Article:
Server:     127.0.0.1
    Address:    127.0.0.1#53

    Name:   gluster-samba.service.consul
    Address: 172.30.65.61
    Name:   gluster-samba.service.consul
    Address: 172.30.64.144

Install samba-client and check connectivity to samba from gluster server itself.


    [[email protected]]# smbclient -L //gluster-samba.service.consul/g0 -U steve
    Enter steve's password:
    Domain=[test] OS=[Windows 6.1] Server=[Samba 4.4.4]

        Sharename       Type      Comment
        ---------       ----      -------
        vfs-g0          Disk      Gluster via VFS (native gluster)
        IPC$            IPC       IPC Service (Samba 4.4.4)
    Domain=[test] OS=[Windows 6.1] Server=[Samba 4.4.4]

        Server               Comment
        ---------            -------

        Workgroup            Master
        ---------            -------

Now check if we can list share directory as steve:


    smbclient //gluster-samba.service.consul/vfs-g0/ -U steve -c ls

    Enter steve's password:
    Domain=[test] OS=[Windows 6.1] Server=[Samba 4.4.4]
      .                                   D        0  Wed May 17 20:48:06 2017
      ..                                  D        0  Wed May 17 20:48:06 2017
      .trashcan                          DH        0  Mon May 15 15:41:37 2017
      CentOS-7-x86_64-Everything-1611.iso      N 8280604672  Mon Dec  5 13:57:33 2016
      hello.world                         D        0  Fri May 19 08:54:02 2017
      ipconfig.all.txt                    A     2931  Wed May 17 20:18:52 2017
      nslookup.txt                        A      126  Wed May 17 20:19:13 2017
      net.view.txt                        A      315  Wed May 17 20:47:44 2017

            463639360 blocks of size 1024. 447352464 blocks available

Notice that this might take a few seconds, because when we try to connect to the share, samba vfs connects to the gluster servers as agent.

Looks good, time to configure Windows.

Installing Consul agent on Windows

Log in as administrator and install consul agent on the Windows machine, the easiest way is to use chocolatey.

  • install chocolatey and use preferred installation method, for example via cmd.exe

  • optionally install some tools via chocolatey to edit files:


    chocolatey install notepadplusplus

  • install consul as agent with specific version and configs to load:

    chocolatey install consul --version 0.7.5 -params '-config-dir "%PROGRAMDATA%\consul\"'

  • stop consul service in command prompt:

    net stop consul

  • edit consul config %PROGRAMDATA%\consul\config.json:

    start notepad++.exe "%PROGRAMDATA%\consul\config\config.json"

fill it with data (description below):


    {
        "datacenter": "virt-gluster",
        "retry_join": [
            "192.178.1.11",
            "192.178.1.12",
            "192.178.1.13",
        ],
        "recursors": ["8.8.8.8", "8.8.4.4"],
        "ports": {
            "dns": 53
        }


    }

Remember to replace datacenter, recursors with preferred local DNS servers and retry_join with list of consul server hosts or for example some generic Route53 entry from private zone (if it exists) which points to real consul servers.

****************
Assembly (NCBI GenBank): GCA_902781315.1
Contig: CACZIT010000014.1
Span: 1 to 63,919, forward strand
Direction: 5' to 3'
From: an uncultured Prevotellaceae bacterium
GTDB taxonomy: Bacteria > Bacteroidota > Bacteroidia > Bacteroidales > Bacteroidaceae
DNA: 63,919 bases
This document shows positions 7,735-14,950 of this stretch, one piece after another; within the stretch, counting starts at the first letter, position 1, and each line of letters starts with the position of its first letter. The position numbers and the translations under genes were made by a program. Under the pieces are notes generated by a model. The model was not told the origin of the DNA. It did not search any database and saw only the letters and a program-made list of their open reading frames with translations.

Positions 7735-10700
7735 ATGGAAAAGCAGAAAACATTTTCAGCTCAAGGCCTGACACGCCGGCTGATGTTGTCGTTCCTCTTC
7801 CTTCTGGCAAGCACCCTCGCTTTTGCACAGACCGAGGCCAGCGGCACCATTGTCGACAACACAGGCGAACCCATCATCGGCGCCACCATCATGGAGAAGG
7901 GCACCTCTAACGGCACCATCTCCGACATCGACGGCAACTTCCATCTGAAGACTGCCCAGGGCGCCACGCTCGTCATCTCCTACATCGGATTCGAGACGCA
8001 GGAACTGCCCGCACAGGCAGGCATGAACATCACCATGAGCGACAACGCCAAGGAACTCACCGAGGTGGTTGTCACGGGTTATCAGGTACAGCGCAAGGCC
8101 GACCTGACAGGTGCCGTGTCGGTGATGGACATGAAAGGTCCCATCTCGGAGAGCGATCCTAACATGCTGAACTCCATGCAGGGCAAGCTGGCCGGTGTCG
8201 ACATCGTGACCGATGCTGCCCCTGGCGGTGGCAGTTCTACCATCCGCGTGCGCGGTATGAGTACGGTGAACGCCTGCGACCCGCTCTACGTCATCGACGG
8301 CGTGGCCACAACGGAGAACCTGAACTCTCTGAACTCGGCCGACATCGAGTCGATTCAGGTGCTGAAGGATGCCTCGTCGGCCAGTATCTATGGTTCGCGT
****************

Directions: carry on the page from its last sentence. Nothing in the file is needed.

In AWS you can also use retry_join_ec2 - his way Windows instance will always search other consul server EC2 instances and join them.

Notice that recursors section is required if not using retry_join and just relying on AWS EC2 tags - otherwise consul will fail to resolve anything else, thus not joining to the consul.

We use port 53 so that consul will serve as local DNS.

  • start consul service

    net start consul

  • update DNS settings for network interface in Windows, make it the primary entry

    netsh interface ipv4 add dnsserver \"Ethernet\" address=127.0.0.1 index=1

  • verify that DNS Servers is pointing to localhost:

    ipconfig /all

    Windows IP Configuration

       Host Name . . . . . . . . . . . . : WIN-S8N782O8GG3
       ...
       ...
       DNS Servers . . . . . . . . . . . : 127.0.0.1
       ...
       ...

  • verify that consul resolves some services:

    nslookup gluster.service.consul

    nslookup gluster-samba.service.consul

    Server:  UnKnown
    Address:  127.0.0.1

    Name:    gluster-samba.service.consul
    Addresses:  172.30.65.61
              172.30.64.144

Mounting gluster volume under Windows

We have running gluster servers with volume and samba share, registered in consul. We have Windows with running consul agent. All hosts are registered in consul and can connect to each other.

  • verify that samba can see network share:

    net view \\gluster-samba.service.consul

    Shared resources at \\gluster-samba.service.consul

    Samba 4.4.4

    Share name  Type  Used as  Comment

    -------------------------------------------------------------------------------
    vfs-g0      Disk           Gluster via VFS (native gluster)
    The command completed successfully.

  • mount network share, providing credentials for gluster samba share:

    net use s: \\gluster-samba.service.consul\vfs-g0 /user:steve password: steve-loves-bacon /persistent:yes

If mounting fails due to error message: System error 1219 has occurred. Multiple connections to a server or shared resource by the same user, using more than one user name, are not allowed.... then you must delete existing connections, for example:


    net use /delete \\gluster-samba.service.consul\IPC$

And then retry the net use commands again.

From now on this windows share should reconnect to the random gluster samba server, if it is healthy.

Enjoy.

Further steps for improvements

Below is a list of things to improve:

  • enable selinux
  • harden samba setup on gluster servers to use domain logons
  • use consul ACL lists to control access to consul data

  • export gluster volumes as key/value in consul, use consul-template to create mountpoints on consul updates - in autofs/ samba mounts/unmounts

  • expand consul health checks with more detailed checks, like:
    • better checking if gluster volume exists etc
    • if samba share is accessible by the client (to avoid situation samba tries to share non-mounted volume)